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The Lone Star Hiking Trail: 96 Miles (Plus) of Pure Texas Pleasure

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Situated in the Sam Houston National Forest is the longest continuous hiking trail in the state of Texas! The Lone Star Hiking Trail (LSHT) is a 96-mile-long trail with an additional 32 miles of loop and crossover trails. Starting just south of Richards, TX, the trail ends North-West of Cleveland, TX, with no shortage of wilderness to explore or challenges for an avid hiker.

Conceived by the Lone Star Chapter of the Sierra Club in 1966, the LSHT was approved for construction by the U.S. Forest Service (USFS) in 1967. The first 30 miles were completed in 1968, with the Sierra Club, Boy Scouts of America, and a number of others responsible for flagging and construction. The entire trail was completed and handed over to the USFS in 1972, with an extension approved and completed in 1978.

Sam Houston National Forest

The Lone Star Hiking Trail: Ninety-Six Miles (Plus) of Pure Texas Pleasure

Photo: Facebook/Jennifer Broome

Although Texas does not have such iconic hiking routes as the Appalachian Trail, a hike of this magnitude is considered the only long-distance National Recreation Trail in the entire state. It winds through Sam Houston National Forest, approximately one hour north of Houston, providing hikers with East Texas terrain opportunities, including beautiful magnolia trees, dense pine forests, and portions along Lake Conroe. It also includes relatively flat terrain with magnificent wildflower showings in both spring and fall colors.

The Lone Star Hiking Trail Club

The Lone Star Hiking Trail: Ninety-Six Miles (Plus) of Pure Texas Pleasure

Photo: Facebook/Lone Star Hiking Trail Club

The Lone Star Hiking Trail Club (LSHTC) was developed in 1995 to educate the public as well as open the door for volunteers with respect to the trail. Club members set out on LSHT hiking adventures on the second and fourth Saturdays of each month inviting those who want to come along and participate in the free guided hikes. In an article by Texas Lifestyle Magazine, it was noted that in 2014 alone, the Lone Star Hiking Trail Club “guided 962 hikers over 7,602 miles (an average of 7.9 miles per event) and covered the entire LSHT some 10 times.” If you’re interested in guided hike information, visit the organization’s 2017 schedule for hike details and meeting locations.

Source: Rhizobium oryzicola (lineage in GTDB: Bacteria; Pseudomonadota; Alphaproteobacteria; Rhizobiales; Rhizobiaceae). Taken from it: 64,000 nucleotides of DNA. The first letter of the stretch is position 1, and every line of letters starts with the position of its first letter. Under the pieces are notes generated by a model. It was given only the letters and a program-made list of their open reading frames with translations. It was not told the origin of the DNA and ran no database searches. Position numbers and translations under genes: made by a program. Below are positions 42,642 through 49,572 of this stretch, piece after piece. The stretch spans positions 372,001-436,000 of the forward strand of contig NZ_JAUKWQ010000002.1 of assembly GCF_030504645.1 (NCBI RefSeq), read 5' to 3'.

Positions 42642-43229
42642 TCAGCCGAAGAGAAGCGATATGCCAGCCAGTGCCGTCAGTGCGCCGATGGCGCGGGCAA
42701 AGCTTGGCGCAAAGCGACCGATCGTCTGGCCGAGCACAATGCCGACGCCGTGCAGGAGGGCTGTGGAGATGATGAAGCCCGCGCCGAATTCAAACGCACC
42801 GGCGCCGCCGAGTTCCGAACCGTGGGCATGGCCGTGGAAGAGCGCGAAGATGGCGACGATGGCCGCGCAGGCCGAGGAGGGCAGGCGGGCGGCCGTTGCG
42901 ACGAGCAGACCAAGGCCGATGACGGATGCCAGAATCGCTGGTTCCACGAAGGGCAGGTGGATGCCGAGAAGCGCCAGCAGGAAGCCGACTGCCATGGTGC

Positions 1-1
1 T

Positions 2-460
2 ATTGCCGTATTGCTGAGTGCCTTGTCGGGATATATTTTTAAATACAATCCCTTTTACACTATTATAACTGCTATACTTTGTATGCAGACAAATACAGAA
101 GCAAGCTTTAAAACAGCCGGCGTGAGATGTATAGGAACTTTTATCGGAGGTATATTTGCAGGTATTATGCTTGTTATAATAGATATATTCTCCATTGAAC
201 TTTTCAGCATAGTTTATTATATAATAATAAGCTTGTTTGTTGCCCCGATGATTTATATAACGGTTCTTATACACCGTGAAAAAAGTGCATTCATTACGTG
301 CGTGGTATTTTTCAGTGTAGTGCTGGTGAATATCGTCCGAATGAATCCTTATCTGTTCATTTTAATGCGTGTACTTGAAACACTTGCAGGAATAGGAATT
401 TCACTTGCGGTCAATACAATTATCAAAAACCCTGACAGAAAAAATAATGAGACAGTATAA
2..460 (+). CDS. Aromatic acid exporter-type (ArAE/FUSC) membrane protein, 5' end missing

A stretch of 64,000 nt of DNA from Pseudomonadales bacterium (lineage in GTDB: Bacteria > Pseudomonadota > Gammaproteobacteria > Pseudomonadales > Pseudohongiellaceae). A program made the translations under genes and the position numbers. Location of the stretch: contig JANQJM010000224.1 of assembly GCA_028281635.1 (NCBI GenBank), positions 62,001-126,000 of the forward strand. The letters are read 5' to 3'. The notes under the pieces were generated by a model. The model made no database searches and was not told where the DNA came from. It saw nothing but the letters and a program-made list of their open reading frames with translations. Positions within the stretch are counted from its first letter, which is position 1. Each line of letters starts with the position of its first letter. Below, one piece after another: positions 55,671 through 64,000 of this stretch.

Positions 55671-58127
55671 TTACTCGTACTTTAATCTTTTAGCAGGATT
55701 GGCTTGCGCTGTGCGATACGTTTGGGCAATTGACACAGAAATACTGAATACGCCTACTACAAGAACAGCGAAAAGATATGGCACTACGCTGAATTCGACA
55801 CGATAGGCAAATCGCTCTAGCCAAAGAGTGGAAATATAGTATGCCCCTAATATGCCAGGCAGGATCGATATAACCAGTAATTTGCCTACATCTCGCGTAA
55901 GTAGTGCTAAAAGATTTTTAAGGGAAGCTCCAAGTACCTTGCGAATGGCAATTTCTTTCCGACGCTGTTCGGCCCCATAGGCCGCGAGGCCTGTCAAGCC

Spring and Autumn are Favored Hike Times

The Lone Star Hiking Trail: Ninety-Six Miles (Plus) of Pure Texas Pleasure

Photo: Facebook/Lone Star Hiking Trail Club

With Texas summers being particularly hot and humid, the spring and autumn seasons are likely the best time in which to visit the trail, be it for a loop hike, a double-back, or working towards tackling the entire thru-route. For safety, as well as scenery, spring and autumn hikes bring both reasonable temperatures as well as vibrant Texas colors. With plenty of entry points to the LSHT, The LSHT Club has compiled a comprehensive trail guide including section lengths as well as basic and topography maps.

Hiking the Full 96-Mile Route

The Lone Star Hiking Trail: Ninety-Six Miles (Plus) of Pure Texas Pleasure

Photo: Facebook/Dancing with the Dirt

A favorite among avid hikers, if you’re new to the scene and looking to experience different parts of the Lone Star Hiking Trail, be sure to check out the Magnolia Section, especially in springtime when the trees are fully in bloom. And for those that are keeners and well trained, the entire trail (the 96-mile route only) is estimated to take approximately 10 days, at a moderate pace, with good resources, and in reasonable weather. Camping is permitted year-round and there are designated campsites as well as spots anywhere along the trail, with the exceptions of September through January, when there are restrictions in place. Always check ahead, plan accordingly, and have backup plans if a multi-day hike is your desire. And happy Texas trails!


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